Speaker: Apollonya Porcelli, Brown University
This workshop series is primarily designed to assist advanced graduate students with their ongoing research projects. The workshop aims to expose participants to original approaches to social studies of science and technology, but also to expose students to solutions to common challenges of academic work. We aim to provide a supportive environment offering feedback and advice on all aspects of academic work, from devising and conducting research, to producing written texts of all kinds (grant applications, dissertation proposals and publications). Please contact the organizer, Larry Au, [email protected], if you do not have a Columbia ID and would like to attend.
Apollonya Porcelli of Brown University studies the intersection of science, culture, and politics within fisheries throughout the Americas, including New England, Peru, and Nicaragua. Their work straddles, blurs, and complicates the nature/culture divide as I seek to understand how we generate knowledge about the natural world, turn it into policy, and then how those policies have cultural and ecological implications. Their dissertation in Sociology is an environmental history of the Peruvian anchovy fishery, exploring the ways that networks of expertise, cyclical climatic and ecological events, and social movements are inter-related. The goal of this dissertation is to bring the ocean under the purview of political and environmental sociology on extractive industries, and to demonstrate the utility of a network approach to understanding environmental governance.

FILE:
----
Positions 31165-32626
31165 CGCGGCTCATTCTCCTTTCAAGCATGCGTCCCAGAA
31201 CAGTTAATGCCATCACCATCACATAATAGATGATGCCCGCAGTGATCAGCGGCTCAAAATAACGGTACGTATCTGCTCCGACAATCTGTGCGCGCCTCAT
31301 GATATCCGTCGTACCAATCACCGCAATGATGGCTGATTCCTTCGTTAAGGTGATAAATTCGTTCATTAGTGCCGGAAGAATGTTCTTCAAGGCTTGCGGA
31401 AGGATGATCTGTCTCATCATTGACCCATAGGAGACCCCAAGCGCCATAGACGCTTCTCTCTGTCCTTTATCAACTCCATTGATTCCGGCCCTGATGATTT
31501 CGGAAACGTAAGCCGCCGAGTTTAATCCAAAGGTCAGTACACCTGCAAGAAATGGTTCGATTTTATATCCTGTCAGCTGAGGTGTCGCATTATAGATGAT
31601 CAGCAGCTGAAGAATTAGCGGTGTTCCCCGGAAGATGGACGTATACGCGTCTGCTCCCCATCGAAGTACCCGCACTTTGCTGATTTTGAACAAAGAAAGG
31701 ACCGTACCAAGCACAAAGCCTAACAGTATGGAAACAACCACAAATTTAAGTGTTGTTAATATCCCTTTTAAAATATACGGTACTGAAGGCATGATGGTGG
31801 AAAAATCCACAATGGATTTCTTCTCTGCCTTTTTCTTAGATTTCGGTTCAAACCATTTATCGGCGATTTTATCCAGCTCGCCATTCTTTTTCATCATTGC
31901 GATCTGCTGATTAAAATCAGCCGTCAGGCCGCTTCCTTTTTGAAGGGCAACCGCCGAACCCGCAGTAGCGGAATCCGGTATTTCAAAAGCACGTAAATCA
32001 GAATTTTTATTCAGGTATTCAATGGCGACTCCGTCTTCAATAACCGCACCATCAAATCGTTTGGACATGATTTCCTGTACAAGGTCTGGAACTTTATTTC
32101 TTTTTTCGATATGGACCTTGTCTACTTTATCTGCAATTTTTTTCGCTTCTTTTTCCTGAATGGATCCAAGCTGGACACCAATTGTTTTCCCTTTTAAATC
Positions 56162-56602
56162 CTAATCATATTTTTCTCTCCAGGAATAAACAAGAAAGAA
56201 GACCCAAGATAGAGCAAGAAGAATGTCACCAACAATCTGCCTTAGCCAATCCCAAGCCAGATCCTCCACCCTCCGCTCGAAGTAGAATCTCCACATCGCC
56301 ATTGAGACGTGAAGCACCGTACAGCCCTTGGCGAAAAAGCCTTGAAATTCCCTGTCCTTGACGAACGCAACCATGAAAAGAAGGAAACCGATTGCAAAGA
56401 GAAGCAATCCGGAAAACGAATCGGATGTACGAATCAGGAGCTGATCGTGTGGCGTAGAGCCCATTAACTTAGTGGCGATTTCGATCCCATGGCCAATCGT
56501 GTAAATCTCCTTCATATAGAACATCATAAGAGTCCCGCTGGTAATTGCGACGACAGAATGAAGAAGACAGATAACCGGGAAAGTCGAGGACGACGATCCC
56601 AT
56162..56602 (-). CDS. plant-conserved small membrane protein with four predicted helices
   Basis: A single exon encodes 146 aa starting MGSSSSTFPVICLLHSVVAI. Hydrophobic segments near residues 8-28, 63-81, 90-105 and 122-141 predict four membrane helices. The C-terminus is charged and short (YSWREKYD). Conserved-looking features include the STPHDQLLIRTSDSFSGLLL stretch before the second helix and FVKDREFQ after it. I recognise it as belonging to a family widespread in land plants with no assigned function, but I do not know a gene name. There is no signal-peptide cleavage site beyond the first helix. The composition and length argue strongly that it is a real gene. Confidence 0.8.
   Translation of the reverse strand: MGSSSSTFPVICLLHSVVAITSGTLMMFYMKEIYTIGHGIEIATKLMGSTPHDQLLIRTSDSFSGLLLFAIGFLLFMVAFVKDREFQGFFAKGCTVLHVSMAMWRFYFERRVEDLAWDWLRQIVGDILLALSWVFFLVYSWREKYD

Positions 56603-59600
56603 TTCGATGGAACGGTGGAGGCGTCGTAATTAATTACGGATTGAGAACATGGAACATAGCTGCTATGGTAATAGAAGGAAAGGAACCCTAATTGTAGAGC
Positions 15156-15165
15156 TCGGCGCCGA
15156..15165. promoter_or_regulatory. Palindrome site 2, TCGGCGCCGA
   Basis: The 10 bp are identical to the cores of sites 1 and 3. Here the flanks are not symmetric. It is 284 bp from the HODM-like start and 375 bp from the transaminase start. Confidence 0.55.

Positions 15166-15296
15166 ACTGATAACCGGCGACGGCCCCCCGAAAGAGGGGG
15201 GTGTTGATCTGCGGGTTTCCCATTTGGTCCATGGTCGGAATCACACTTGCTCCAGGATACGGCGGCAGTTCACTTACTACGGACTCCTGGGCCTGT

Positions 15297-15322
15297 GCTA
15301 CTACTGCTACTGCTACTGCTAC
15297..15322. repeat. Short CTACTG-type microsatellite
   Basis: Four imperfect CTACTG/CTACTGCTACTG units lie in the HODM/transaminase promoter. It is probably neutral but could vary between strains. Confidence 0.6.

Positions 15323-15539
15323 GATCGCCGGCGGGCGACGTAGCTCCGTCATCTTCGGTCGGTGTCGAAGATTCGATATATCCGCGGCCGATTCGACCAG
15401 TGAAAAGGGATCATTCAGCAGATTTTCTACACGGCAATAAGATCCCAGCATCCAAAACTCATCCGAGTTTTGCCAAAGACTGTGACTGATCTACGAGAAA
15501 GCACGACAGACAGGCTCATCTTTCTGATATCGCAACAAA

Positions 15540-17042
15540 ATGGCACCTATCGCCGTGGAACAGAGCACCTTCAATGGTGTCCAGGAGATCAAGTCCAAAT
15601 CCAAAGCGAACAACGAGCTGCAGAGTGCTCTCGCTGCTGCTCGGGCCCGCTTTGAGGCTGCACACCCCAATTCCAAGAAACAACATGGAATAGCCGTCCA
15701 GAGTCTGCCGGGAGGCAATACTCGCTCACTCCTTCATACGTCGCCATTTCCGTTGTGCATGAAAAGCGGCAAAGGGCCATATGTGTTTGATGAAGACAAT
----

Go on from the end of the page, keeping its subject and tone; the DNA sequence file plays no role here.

This event is sponsored by the Department of Sociology at Columbia University.